How to grow salsify and scorzonera in a New Zealand garden
Fancy something a little different this winter to give you a change from the usual carrots and parsnips? Try salsify and scorzonera.
Words: Jane Wrigglesworth
Kary C Davis raved about salsify in the 1917 school textbook, Productive Plant Husbandry. “This is a very palatable winter vegetable, with long, white, tapering roots. When cooked and served with milk or cream it is thought to resemble the oyster in flavour, hence it is also known as the ‘vegetable oyster’.”
Peter Henderson, in his work Gardening for Pleasure (1888), also described it as a valuable winter vegetable. “The culture of this vegetable is the same in all respects as for carrots. Like the parsnip, it is hardy, and can be left out during winter in any district without injury from frost. It is rapidly becoming more popular. It is stewed like parsnips or carrots, is used to make soup, which has a decided flavour of the oyster, or is first parboiled and then fried.”
Salsify (common or white salsify, Tragopogon porrifolius) is an unusual plant. Even today, some gardeners refer to it as a vegetable oyster, although the flavour is barely detectable. I’d describe it more like a nutty artichoke, but that might put some people off too.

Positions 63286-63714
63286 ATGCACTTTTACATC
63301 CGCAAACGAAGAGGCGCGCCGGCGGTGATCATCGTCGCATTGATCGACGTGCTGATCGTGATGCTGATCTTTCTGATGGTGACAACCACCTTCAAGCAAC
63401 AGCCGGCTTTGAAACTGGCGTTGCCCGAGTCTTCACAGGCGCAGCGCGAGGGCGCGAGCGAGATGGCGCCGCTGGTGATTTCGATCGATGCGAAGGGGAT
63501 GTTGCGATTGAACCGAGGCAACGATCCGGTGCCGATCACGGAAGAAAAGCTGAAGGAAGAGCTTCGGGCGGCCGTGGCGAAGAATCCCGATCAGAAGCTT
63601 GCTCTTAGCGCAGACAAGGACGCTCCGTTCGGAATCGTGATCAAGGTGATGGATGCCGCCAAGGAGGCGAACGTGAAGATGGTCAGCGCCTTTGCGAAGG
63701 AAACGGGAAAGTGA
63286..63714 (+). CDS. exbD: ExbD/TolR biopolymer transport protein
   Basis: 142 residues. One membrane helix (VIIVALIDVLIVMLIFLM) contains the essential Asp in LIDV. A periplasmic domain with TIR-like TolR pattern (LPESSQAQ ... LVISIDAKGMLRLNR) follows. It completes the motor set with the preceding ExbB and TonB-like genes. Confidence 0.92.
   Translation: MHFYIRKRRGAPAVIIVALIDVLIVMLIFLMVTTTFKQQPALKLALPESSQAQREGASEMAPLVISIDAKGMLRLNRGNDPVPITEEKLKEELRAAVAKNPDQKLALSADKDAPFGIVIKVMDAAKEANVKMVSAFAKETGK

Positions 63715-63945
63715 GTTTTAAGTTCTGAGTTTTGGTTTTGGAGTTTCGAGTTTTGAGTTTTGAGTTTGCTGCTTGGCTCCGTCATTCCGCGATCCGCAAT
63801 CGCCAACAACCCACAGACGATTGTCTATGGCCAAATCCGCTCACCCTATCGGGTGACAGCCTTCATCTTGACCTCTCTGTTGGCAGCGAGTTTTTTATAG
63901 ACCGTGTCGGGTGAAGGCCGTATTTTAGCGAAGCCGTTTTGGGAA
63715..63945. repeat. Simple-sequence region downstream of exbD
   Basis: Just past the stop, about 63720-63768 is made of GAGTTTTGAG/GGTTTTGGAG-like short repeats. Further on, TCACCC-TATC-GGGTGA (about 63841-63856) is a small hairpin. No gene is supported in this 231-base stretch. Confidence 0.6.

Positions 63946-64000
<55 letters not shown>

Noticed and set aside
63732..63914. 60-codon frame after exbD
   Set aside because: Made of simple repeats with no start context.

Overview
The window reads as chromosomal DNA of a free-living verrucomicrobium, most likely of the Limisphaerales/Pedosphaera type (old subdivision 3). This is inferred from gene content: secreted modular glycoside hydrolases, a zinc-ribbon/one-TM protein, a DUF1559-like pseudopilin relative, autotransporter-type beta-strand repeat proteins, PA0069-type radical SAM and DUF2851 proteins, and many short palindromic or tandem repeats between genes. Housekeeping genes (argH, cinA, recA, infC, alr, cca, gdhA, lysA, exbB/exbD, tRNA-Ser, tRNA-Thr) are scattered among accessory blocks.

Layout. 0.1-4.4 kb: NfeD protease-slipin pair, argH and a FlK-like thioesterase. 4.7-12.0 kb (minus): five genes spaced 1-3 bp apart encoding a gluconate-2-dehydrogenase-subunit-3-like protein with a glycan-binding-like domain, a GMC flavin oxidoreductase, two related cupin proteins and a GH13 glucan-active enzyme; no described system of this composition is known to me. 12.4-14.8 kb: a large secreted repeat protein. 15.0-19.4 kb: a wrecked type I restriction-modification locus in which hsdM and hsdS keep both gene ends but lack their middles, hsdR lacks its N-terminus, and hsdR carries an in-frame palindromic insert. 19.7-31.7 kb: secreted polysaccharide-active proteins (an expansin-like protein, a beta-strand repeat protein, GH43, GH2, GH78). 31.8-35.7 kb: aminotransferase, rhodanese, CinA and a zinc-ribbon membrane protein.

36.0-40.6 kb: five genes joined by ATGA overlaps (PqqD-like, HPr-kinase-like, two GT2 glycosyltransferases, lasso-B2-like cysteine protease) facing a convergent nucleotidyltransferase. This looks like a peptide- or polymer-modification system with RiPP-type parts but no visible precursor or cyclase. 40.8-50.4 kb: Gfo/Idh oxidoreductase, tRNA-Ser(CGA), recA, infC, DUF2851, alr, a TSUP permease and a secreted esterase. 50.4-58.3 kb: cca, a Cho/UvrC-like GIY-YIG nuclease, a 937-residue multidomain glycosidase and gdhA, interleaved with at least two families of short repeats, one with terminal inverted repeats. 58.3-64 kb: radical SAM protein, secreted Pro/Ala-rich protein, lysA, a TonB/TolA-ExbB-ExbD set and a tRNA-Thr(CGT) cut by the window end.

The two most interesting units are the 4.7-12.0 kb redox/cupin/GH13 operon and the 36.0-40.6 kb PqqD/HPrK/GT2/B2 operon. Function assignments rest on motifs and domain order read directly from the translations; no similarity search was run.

Scorzonera (black salsify, Scorzonera hispanica) is similar in flavour but with longer, thinner roots and a dark skin. In perfect soil conditions (light, sandy), the roots can grow up to 60cm long. It is more vigorous than salsify and matures earlier. It’s grown mostly for its roots, but the leaves and flowers are edible too.
Henderson described black salsify as the more flavoursome of the two. “This is somewhat different in flavour from salsify, and is preferred by many. It has much broader leaves, but is cultivated and used in the same manner.” Both plants are great crops for the winter garden.
Sow them now and you could be enjoying a hearty winter meal in as little as 12 weeks. Grow as you would parsnips. Add a general fertiliser 2-3 weeks before sowing, but leave out the compost and manure as the roots will fork in rich soils. Sow directly into well-drained, deeply-dug soil. Use fresh seed, no more than a year old, as it quickly loses its viability.
Salsify takes 16-20 weeks to mature. Scorzonera can take as little as 12 weeks. The roots of scorzonera reach their full length about nine weeks after sowing, after which they increase in diameter. Frost converts starches to sugar and improves the flavour. Harvest these vegetables gently, as the roots snap easily. You can enjoy them in winter soups, as a steamed vegetable, or as a vegetarian ‘oyster’. Salsify and scorzonera are virtually interchangeable in recipes. Scrub clean, boil or steam, then peel, as the thick, inedible skin is then much easier to remove. Henderson suggests parboiling, then frying them, and you can always throw them on the barbecue.
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